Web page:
Fri, Mar 9 at 7 p.m. | 90 minutes
In this Olio, we will explore the history of sexual perversions, examining how and why particular sexual desires and behaviors were labeled as bad, abnormal, and unnatural at certain periods in Western thought.
Which sexual behaviors qualify as perverted? What kind of person deserves the label “pervert” and its consequential ostracization? Who among us deserves to be locked in a cage for our sexual desires and actions? And, most intriguingly, why have certain sexual behaviors become the object of scrutiny at various points in history, while others have not?
In this Olio, we will explore the history of sexual perversions, examining how and why particular sexual desires and behaviors were labeled as bad, abnormal, and unnatural at certain periods in Western thought. Why, for example, did Americans become so obsessed with pedophiles in the mid-late twentieth century? When did cross-dressing become associated with sexuality and thus marginalized as a perversion? Which rapists are considered perverted, or criminal, and which are just boys being boys? Is BDSM a healthy expression of desire, or a historically produced pathology?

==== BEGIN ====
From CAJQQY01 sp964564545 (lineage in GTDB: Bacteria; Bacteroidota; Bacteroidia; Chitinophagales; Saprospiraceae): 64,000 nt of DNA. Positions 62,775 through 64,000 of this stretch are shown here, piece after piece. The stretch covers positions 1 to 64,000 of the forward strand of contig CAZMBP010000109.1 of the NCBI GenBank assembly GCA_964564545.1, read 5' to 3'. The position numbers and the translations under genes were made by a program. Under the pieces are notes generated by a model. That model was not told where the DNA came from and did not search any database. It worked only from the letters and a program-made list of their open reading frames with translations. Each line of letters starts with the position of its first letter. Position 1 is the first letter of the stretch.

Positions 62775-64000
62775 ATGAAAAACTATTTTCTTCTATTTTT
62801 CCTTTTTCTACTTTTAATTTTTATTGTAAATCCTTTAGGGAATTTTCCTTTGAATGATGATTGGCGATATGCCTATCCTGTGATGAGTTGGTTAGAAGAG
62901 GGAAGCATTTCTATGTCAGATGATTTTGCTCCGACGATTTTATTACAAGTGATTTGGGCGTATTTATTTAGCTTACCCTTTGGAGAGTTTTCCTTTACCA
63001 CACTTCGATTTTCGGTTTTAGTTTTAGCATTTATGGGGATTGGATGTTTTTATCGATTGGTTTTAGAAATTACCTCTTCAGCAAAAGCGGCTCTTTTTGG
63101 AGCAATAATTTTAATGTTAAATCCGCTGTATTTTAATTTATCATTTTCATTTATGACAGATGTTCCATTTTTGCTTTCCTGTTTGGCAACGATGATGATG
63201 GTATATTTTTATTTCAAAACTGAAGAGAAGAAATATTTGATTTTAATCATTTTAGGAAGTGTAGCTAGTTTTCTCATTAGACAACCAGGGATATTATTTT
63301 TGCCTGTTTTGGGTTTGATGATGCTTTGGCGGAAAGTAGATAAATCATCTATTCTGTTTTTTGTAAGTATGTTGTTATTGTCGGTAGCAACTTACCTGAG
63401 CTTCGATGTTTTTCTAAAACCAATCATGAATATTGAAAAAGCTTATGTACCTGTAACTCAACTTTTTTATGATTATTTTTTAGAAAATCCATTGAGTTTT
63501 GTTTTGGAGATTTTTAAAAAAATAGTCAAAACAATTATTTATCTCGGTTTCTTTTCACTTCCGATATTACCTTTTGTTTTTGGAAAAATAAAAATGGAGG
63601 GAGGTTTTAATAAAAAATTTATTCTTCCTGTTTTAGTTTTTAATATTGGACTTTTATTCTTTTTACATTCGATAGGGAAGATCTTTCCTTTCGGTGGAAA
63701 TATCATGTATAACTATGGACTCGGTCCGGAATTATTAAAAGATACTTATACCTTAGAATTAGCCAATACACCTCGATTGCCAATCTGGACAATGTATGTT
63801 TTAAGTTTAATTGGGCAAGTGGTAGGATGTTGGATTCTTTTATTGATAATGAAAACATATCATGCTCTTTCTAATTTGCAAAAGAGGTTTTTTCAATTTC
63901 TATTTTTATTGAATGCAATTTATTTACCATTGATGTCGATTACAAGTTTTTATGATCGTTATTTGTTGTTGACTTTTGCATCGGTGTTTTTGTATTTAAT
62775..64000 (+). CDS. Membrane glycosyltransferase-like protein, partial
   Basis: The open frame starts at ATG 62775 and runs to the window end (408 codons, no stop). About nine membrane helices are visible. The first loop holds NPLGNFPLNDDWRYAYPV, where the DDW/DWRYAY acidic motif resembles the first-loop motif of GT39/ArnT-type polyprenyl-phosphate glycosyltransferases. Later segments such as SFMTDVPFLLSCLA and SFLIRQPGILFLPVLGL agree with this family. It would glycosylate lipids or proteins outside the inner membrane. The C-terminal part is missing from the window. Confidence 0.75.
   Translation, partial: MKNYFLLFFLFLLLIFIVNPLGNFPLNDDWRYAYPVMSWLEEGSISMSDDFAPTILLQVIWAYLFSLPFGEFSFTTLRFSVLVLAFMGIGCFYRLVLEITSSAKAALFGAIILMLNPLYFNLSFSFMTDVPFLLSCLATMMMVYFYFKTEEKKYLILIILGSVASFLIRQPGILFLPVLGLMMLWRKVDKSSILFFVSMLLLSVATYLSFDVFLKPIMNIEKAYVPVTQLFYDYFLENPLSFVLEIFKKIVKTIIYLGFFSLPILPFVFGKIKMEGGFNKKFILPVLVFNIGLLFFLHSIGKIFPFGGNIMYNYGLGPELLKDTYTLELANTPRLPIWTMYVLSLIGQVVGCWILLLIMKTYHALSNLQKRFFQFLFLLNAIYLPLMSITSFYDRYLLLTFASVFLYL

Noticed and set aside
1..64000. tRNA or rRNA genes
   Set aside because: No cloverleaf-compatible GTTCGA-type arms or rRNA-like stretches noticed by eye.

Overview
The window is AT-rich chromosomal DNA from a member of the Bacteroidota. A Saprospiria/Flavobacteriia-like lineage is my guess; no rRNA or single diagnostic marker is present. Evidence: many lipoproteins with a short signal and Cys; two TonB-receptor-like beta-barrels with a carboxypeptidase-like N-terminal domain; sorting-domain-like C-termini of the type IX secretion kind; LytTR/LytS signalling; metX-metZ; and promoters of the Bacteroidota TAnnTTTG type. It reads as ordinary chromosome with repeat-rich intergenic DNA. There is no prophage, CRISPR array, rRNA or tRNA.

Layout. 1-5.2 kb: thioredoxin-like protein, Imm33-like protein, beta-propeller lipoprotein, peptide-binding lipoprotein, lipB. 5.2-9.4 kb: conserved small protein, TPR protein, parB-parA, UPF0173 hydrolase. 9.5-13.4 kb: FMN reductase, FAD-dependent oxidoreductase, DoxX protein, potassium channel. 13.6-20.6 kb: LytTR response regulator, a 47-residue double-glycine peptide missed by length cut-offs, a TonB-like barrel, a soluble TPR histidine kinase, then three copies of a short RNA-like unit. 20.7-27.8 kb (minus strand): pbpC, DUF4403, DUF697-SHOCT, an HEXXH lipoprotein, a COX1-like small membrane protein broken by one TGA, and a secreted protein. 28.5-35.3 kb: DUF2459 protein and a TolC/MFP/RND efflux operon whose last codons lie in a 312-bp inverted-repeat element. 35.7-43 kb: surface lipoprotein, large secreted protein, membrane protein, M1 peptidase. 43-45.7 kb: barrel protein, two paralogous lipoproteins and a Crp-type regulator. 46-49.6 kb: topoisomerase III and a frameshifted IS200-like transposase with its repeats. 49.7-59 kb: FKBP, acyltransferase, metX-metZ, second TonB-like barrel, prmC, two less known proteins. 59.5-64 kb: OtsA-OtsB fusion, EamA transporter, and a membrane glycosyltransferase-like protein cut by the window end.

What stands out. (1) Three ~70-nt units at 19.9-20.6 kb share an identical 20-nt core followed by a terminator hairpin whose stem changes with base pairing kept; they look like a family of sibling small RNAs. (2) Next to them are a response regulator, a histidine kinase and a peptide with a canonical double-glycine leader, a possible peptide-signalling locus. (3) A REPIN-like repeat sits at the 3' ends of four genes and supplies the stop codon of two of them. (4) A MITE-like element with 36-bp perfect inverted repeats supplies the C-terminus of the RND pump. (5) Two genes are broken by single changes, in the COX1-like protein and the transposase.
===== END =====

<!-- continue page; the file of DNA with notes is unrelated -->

Grounded in feminist queer theory and historical analysis, this Olio will cover the history of sexual insiders and outsiders from the colonial era through the twentieth century. By examining just who and what constitutes the category of the pervert, we will learn something new about our assumptions of what we call normal, natural, or even worse, good.
Jamie Warren has a Ph.D. in American History from Indiana University, and she is an Assistant Professor at BMCC-CUNY where she teaches American history, the history of women and gender, and women’s studies. Her research focuses on slavery in antebellum South with a particular focus on death, the body, and the philosophy of history.